On Wed, 2003-05-07 at 05:16, Peter Verveer wrote:
I am not sure if this is a bug, or intended behaviour, but the possibilty to compare an array type object to 'Any' would be very useful for me.
'Any' grew up from the C-API, rather than down from the Python design, so it's not very well thought out. Right now, it is a placeholder used to mark arrays with undefined types and to indicate "no type constraint" in C API calls. In normal contexts, you can't make an array of type 'Any'. I think there are two reasonable behaviors for comparisons with 'Any', both used in C. The first behavior is literal comparison; here comparison to Any would generally return "not equal". The second behavior is wild-card matching; here, comparison to Any would generally return "equal". Which makes sense to you? How do you want to use this?
I use 'Any' right now in C functions to indicate 'no type constraint'. You could use both literal comparison and wild-card matching behaviour for that, if you want to do this in Python, I think. But maybe one should not do such a thing in Python by comparison to 'Any' at all.
Literal comparison is what I generally expect from Python objects, so anything else may just be confusing (at least to me). However, the name 'Any' does suggest the wild-card matching behaviour.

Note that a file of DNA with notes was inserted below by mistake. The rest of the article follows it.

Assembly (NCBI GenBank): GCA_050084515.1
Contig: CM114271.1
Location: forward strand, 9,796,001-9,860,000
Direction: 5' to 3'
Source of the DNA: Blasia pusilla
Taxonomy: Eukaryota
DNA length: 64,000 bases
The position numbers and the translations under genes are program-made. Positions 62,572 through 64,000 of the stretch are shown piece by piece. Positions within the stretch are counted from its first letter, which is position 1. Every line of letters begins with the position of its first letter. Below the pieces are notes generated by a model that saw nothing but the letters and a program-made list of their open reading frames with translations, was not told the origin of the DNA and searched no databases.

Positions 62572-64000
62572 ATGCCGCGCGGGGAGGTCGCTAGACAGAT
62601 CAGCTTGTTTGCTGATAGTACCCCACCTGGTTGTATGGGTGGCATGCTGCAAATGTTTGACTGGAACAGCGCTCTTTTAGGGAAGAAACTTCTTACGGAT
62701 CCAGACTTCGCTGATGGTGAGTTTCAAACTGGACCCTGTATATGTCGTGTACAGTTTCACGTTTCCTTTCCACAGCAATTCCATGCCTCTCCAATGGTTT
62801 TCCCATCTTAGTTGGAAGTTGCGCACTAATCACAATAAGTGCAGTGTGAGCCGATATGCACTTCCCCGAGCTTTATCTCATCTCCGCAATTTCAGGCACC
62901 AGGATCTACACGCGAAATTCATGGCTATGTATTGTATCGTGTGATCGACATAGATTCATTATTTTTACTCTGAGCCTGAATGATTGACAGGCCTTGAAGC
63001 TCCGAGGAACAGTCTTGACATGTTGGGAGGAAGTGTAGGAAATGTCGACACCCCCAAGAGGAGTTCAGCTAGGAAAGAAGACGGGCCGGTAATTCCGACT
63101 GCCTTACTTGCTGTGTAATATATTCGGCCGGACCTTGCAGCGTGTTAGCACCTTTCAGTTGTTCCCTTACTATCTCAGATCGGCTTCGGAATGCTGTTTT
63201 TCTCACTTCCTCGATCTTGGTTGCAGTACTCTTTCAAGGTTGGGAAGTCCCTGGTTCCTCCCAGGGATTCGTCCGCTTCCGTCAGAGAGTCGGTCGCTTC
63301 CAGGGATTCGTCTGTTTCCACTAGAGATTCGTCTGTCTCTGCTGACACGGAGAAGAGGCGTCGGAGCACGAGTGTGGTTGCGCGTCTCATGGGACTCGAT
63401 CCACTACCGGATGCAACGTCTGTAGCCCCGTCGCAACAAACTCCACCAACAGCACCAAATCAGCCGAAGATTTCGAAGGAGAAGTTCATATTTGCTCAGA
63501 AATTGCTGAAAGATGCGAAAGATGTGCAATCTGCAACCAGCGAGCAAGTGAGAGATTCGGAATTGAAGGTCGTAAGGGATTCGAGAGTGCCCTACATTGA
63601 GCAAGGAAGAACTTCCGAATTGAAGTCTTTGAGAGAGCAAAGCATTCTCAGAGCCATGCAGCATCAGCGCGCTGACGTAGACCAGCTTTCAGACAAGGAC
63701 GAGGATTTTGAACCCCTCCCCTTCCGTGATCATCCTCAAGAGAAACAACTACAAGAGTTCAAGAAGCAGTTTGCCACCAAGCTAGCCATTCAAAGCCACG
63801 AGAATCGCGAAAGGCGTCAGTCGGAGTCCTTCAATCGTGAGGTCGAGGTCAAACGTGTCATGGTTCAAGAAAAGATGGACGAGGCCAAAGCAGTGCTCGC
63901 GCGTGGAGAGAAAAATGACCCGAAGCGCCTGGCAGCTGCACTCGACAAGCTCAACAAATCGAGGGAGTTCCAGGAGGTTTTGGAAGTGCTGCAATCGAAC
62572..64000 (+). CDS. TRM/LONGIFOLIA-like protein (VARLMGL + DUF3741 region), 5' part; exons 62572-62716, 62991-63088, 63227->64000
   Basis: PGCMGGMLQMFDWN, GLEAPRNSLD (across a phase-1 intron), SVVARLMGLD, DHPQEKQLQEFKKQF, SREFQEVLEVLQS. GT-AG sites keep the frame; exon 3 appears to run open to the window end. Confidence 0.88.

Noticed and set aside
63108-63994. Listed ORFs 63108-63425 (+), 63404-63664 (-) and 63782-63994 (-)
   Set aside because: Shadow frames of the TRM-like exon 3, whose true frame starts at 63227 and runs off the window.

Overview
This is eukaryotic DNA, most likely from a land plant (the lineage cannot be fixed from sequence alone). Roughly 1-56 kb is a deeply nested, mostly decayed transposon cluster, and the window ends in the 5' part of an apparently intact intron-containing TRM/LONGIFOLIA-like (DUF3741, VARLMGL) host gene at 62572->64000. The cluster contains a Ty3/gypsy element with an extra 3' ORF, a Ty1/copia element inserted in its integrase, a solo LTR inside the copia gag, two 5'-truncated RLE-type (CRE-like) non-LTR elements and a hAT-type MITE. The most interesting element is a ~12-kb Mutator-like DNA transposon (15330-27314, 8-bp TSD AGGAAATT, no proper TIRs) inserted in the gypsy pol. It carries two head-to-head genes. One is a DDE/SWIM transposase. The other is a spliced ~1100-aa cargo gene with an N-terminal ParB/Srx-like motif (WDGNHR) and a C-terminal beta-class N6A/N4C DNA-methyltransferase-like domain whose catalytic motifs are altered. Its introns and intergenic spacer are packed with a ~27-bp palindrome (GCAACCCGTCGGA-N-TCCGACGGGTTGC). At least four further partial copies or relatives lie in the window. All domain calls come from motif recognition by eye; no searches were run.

Is there specific reason why you exposed 'Any' in python?
Initially it was not exposed. As the API type functions evolved, it made Any less of a special case to expose it.
Maybe it would be better not to expose such a type object since it seems to be a 'special case'. I am starting to think that my use for it at the Python level is not appropiate. For instance, I could easily use 'None' instead, and I think I will do that in the future.
Yes. That's probably what I should have done in C as well: tNone rather than tAny.
You mentioned that 'Any' is really a C-API thing. Unless somebody has a good use for it I would now actually say that it maybe should not be exposed at the Python API level at all...
I agree with this. It might be as simple as renaming it to _Any in Python, but I still hesitate to change this until I have a little more time to think about it. Too often, things go from "bad" to "not so good"...
Thanks for the input, Todd